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Lesson 3 - Feature Engineering

These are my personal notes from machine learning course and will continue to be updated and improved if I find anything useful and relevant while I continue to review the course to study much more in-depth. Thanks for reading and happy learning!


  • Collaborative filtering
  • Favorita grocery sales forecasting notebook
  • Random forest model interpretation
    • Feature importance
  • Data leakage
  • Collinearity

Lesson Resources


  • Entering to Grocery Sales Forecasting Kaggle competition

My Notes

What is covered in today's lesson:

Understanding the data better by using machine learning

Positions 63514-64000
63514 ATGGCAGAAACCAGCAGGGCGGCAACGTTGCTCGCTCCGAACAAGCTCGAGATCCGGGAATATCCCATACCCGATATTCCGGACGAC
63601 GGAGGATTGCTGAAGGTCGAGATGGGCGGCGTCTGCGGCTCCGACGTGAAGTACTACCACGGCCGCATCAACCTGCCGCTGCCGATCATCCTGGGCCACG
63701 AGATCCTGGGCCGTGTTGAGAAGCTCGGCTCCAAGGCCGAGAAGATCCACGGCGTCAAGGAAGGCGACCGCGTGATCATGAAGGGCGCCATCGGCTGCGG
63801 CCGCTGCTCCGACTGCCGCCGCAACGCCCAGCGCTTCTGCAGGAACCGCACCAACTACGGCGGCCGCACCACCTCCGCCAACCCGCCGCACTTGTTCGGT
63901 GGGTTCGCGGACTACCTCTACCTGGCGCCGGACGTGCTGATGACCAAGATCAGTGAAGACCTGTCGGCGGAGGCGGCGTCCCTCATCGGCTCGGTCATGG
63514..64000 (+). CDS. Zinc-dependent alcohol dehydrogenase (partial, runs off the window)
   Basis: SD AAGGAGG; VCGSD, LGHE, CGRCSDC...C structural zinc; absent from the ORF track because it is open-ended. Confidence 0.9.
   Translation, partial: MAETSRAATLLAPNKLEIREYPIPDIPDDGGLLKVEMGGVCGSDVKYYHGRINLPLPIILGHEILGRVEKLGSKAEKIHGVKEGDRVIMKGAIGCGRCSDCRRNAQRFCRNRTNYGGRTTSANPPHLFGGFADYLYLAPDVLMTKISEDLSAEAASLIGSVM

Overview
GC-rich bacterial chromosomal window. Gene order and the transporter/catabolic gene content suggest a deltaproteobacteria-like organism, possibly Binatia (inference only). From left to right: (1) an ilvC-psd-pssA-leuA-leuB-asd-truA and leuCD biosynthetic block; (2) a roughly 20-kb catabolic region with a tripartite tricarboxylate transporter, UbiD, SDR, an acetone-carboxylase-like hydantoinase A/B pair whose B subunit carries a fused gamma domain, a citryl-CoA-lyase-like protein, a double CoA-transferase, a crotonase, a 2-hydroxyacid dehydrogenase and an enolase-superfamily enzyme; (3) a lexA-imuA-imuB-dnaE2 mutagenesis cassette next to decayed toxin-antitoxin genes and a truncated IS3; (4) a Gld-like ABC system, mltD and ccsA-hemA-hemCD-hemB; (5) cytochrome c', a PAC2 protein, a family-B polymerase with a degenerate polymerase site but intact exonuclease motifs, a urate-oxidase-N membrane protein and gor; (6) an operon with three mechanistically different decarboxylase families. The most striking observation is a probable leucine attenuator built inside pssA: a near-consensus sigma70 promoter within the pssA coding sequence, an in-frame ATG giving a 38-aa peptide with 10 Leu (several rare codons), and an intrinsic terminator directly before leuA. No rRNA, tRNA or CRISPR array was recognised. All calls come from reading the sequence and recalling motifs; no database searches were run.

• This idea is contrary to the common refrain that things like random forests are black boxes that hide meaning from us. The truth is quite the opposite. Random forests allow us to understand our data deeper and more quickly than traditional approaches.

How to look at larger datasets

Dataset with over 100 million rows—Grocery Forecasting

❓ When to use random forests [00:02:41]?

Cannot think of anything offhand that it is definitely not going to be at least somewhat useful. So it is always worth trying. The real question might be in what situation should we try other things as well, and the short answer to that is for unstructured data (image, sound, etc), you almost certainly want to try deep learning. For collaborative filtering model (groceries competition is of that kind), neither random forest nor deep learning approach is exactly what you want and you need to do some tweaks.

Review of last week [00:04:42]